AMA: Hold off on registering model aircraft


This just in, from the AMA:

"Yesterday, the AMA Executive Council unanimously approved an action plan to relieve and further protect our members from unnecessary and burdensome regulations. This plan addresses the recently announced interim rule requiring federal registration of all model aircraft and unmanned aircraft systems (UAS) weighing between 0.55 and 55 pounds.

AMA has long used a similar registration system with our members, which we pointed out during the task force deliberations and in private conversations with the FAA. As you are aware, AMA’s safety program instructs all members to place his or her AMA number or name and address on or within their model aircraft, effectively accomplishing the safety and accountability objectives of the interim rule. AMA has also argued that the new registration rule runs counter to Congress’ intent in Section 336 of the FAA Modernization and Reform Act of 2012, otherwise known as the “Special Rule for Model Aircraft.”

The Council is considering all legal and political remedies to address this issue. We believe that resolution to the unnecessary federal registration rule for our members rests with AMA’s petition before the U.S. Court of Appeals for the District of Columbia. This petition, filed in August 2014, asks the court to review the FAA’s interpretation of the “Special Rule for Model Aircraft.” The central issue is whether the FAA has the authority to expand the definition of aircraft to include model aircraft; thus, allowing the agency to establish new standards and operating criteria to which model aircraft operators have never been subject to in the past.

In promulgating its interim rule for registration earlier this week, the FAA repeatedly stated that model aircraft are aircraft, despite the fact that litigation is pending on this very question. The Council believes the FAA’s reliance on its interpretation of Section 336 for legal authority to compel our members to register warrants the Court’s immediate attention to AMA’s petition.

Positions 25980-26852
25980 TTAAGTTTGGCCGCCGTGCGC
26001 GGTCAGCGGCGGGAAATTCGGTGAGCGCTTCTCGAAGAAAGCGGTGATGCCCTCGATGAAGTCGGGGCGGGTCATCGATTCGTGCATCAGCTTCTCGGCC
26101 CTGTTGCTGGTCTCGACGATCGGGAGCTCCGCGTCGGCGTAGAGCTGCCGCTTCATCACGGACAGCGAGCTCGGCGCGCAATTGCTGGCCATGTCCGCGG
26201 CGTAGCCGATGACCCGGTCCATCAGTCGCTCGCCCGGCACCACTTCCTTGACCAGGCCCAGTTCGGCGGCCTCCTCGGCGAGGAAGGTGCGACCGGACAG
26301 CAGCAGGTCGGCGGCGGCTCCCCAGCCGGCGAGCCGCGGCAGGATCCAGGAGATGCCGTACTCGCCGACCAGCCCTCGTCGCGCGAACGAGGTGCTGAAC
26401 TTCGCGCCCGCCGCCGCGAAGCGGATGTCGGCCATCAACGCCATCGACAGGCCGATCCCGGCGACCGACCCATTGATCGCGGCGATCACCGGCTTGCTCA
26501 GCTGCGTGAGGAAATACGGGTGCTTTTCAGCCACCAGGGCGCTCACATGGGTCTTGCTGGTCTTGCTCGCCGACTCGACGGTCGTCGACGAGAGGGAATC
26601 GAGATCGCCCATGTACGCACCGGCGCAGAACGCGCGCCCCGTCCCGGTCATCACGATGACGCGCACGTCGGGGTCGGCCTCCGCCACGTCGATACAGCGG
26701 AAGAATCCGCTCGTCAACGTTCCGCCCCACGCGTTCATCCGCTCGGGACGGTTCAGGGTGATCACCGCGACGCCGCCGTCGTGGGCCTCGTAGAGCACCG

While we continue to believe that registration makes sense at some threshold and for flyers operating outside of a community-based organization or flying for commercial purposes, we also strongly believe our members are not the problem and should not have to bear the burden of additional regulations. Safety has been the cornerstone of our organization for 80 years and AMA’s members strive to be a part of the solution.

As we proceed with this process, we suggest AMA members hold off on registering their model aircraft with the FAA until advised by the AMA or until February 19, the FAA’s legal deadline for registering existing model aircraft.

Holding off on registration will allow AMA time to fully consider all possible options. On a parallel track, it also allows AMA to complete ongoing conversations with the FAA about how best to streamline the registration process for our members.

In the near future, we will also be asking our members to make their voices heard by submitting comments to the FAA’s interim rule on registration. We will follow-up soon with more detailed information on how to do this.

Thank you for your continued support of AMA. We will provide you with more updates as they become available.

Kind regards,
The AMA Executive Council
Bob Brown, AMA President
Gary Fitch, AMA Executive Vice President
Andy Argenio, AMA Vice President, District I
Eric Williams, AMA Vice President, District II
Mark Radcliff, AMA Vice President, District III
Jay Marsh, AMA Vice President, District IV
Kris Dixon, AMA Vice President, District V
Randy Cameron, AMA Vice President, District VI
Tim Jesky, AMA Vice President, District VII
Mark Johnston, AMA Vice President, District VIII
Jim Tiller, AMA Vice President, District IX
Lawrence Tougas, AMA Vice President, District X
Chuck Bower, AMA Vice President, District XI"

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  • @Coastwise, To be quite honest i had forgotten  that i have a zero take off weight  with up to 8 Lbs. of of payload !!

    D`OH  :)) ( face palm )!!

     Have you tried Tetra kites instead of box kites  it has been a long time since i used one but IIRC the Tetra kite has a higher lift efficiency than a box kite and Tetra`s are modular scalable to payload weight and Very stable more than a box kite .